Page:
BEIJING — The Nobel Peace Prize laureate who is a symbol of democratic struggle in Myanmar was welcomed to Beijing Wednesday as a guest of the Chinese Communist Party, which has recently stepped up its efforts to snuff out any similar aspirations within its borders.
Aung San Suu Kyi is expected to meet the China's top leaders, including President and Party leader Xi Xinping, during her five-day stay.
The Global Times, the Communist Party's usually strident mouthpiece, described her as a "democracy icon." It went on to say that the invitation showed "pragmatism" on the part of the party.
Until recently, a visit by Suu Kyi, an opposition leader who was kept under house arrest for 15 years by Myanmar's military junta, would have been unthinkable.
That she's been invited is an expression of China's increasingly testy relations with Myanmar's government and the wider struggle for regional influence between Beijing and Washington.
Until Myanmar began its democratic reforms, China was by far its most important ally, and the decision by the then-military junta to embrace change was partly designed to lessen dependence on Beijing. While the country held its first democratic elections in 2012, only tiny proportion were contested and the military retains most of them.
Myanmar's President Thein Sein has suspended two huge China-invested projects — a copper mine and a dam, which had encountered local protests.
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Beijing has blamed Washington. An editorial in the Global Times Tuesday claiming democratic reforms have made Myanmar a more "complicated" place, and that "Western powers have therefore gained more space to incite resistance against Chinese-funded projects within the country."
More recently, a nasty border conflict has further strained relations.
Myanmar's army is fighting rebels in the Kokang region that borders China's Yunnan province, and this has led recently to an influx of refugees. Five Chinese farmers were killed in March when a bomb landed in the field they were working. Beijing said it came from a Myanmar government fighter that had strayed across the border.
A week ago, China responded with a live fire military drill near the border.
The situation is further complicated because the rebels are ethnically Han Chinese and the Kokang area historically was part of China before being incorporated into British Burma in 1897.
While China usually isn't shy about historic grievances and the protection of Chinese abroad, it has been cautious about the border fighting, denying that rebels are sheltered in Yunnan. The reason for that is Myanmar's huge strategic importance as a source of minerals, timber and other natural resource, and as a strategic gateway to the Indian Ocean. Chinese oil and gas pipelines cross the country.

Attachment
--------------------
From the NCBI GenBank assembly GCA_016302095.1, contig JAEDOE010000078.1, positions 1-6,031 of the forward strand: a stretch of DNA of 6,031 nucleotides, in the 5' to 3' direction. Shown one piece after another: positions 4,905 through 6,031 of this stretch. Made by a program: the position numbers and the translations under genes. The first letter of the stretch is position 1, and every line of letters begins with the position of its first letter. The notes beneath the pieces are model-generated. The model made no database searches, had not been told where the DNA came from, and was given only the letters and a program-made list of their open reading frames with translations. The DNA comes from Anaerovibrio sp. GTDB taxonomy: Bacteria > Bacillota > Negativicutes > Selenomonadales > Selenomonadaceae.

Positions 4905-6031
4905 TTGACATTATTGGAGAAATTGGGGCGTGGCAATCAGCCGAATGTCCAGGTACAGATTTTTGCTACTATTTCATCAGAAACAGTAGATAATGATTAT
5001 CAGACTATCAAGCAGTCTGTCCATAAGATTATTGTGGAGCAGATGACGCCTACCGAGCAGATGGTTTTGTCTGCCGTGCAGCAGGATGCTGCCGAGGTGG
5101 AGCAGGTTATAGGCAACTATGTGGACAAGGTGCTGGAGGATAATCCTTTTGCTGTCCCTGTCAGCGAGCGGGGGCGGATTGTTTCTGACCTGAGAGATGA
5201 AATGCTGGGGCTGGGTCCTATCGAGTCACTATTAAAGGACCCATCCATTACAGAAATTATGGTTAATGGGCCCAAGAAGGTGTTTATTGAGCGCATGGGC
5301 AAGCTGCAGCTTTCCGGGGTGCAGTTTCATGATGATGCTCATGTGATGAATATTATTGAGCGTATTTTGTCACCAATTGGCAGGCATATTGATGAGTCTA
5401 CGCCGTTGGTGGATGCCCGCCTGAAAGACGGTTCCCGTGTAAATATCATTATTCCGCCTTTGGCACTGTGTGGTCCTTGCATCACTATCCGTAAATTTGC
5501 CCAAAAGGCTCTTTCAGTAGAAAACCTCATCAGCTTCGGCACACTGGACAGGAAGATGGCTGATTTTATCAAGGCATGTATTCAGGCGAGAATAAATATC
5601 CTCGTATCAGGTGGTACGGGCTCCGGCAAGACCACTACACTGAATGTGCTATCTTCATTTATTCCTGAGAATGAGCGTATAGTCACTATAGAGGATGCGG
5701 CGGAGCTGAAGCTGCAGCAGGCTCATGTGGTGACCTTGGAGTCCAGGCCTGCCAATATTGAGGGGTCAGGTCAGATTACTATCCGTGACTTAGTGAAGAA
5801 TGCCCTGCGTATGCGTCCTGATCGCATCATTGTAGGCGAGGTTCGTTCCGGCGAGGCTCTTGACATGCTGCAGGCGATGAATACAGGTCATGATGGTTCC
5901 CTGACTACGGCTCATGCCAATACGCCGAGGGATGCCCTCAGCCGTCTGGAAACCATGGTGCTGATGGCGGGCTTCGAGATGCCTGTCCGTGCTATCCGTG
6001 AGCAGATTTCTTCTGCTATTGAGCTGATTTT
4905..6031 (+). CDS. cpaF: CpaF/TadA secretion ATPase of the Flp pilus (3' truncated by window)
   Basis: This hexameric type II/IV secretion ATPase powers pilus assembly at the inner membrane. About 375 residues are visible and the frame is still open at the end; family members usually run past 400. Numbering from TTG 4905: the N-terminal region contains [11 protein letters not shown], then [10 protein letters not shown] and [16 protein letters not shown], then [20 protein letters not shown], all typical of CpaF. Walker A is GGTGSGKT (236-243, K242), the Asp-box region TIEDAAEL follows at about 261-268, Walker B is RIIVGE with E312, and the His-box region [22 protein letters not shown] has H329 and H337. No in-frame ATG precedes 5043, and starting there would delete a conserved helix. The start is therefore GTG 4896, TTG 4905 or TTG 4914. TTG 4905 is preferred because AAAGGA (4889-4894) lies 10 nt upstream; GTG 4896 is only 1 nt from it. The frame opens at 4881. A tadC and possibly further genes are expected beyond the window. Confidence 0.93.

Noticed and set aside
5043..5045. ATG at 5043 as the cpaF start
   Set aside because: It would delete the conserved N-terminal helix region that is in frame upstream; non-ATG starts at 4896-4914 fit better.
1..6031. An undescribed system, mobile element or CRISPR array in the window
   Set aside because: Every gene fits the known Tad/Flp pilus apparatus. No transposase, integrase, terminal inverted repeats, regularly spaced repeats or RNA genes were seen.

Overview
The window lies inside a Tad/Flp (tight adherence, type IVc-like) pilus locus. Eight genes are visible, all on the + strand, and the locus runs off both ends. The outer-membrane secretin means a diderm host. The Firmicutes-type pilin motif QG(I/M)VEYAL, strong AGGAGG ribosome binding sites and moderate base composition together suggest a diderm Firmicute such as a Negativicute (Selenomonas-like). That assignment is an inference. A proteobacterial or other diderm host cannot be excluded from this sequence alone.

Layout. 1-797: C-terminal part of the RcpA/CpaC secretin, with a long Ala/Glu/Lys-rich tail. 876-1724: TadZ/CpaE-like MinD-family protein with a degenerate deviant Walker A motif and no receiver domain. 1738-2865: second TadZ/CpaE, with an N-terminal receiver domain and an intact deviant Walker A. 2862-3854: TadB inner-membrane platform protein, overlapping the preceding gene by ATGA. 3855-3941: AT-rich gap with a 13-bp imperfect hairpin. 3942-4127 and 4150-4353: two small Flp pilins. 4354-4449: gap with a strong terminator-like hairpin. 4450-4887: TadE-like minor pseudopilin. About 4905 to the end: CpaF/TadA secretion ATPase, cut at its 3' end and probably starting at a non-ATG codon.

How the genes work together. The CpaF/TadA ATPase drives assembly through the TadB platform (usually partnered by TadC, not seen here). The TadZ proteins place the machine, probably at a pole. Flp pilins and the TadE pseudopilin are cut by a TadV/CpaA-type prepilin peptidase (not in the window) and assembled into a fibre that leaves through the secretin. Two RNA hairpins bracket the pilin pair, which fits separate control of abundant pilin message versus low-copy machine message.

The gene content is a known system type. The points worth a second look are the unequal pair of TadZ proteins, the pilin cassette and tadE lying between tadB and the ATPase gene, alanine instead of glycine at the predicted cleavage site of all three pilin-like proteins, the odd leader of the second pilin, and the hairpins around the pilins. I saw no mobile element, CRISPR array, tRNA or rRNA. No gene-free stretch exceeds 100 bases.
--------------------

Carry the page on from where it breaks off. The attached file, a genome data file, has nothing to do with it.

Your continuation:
This is where Suu Kyi, and her changing role from idealized democracy icon to rough-and-tumble politician, comes in.
Her party, the National League for Democracy, is likely to emerge with a majority in parliamentary elections due in November. And while the constitution currently bars Suu Kyi from becoming president, she could play a pivotal role in determining who gets that job.
"China is sending a message to Myanmar's government"
Washington will no doubt be watching closely as Suu Ki meets Xi, who has presided over an increasingly fierce crackdown on independent voices within China, targeting the internet, NGOs and labour activists. All accompanied by an increasingly shrill denunciation of "Western values."
These are the very values that Suu Kyi embodied during her long years of struggle against authoritarian regimes in Myanmar. Perhaps with that in mind, Beijing has not made public many details of Suu Kyi's visit and has not invited media, other than state media, to any events.
"I think by inviting Suu Kyi, China is sending a message to Myanmar's government," said Du Jifeng, of the Chinese Academy of Social Sciences, that it wants friendlier relations and a solution to the border problem.
"China is hoping Suu Kyi can make a contribution," he said.
It is also hugely symbolic and an expression of Beijing's growing impatience with Thein Sein.
What is also likely to emerge from the visit is a newly minted pragmatic politician, one who has been reluctant to speak out about the repression in her own country of the Rohingya, a minority, tens of thousands of whom have been forced to flee the country by boat.
She has recently spoken of China in warm terms as an important neighbor and source of investment. China's leaders will be just fine with that.
Ian Williams is a former NBC News correspondent and the author of "Beijing Smog," a satirical novel about modern China and the power of online ridicule.
Originally from Liverpool in the U.K., Williams also has worked for the British broadcaster ITN, where he worked as Channel 4 News' Moscow correspondent and Asia correspondent based in Hong Kong and Bangkok. He previously was a business correspondent for London's Sunday Times newspaper.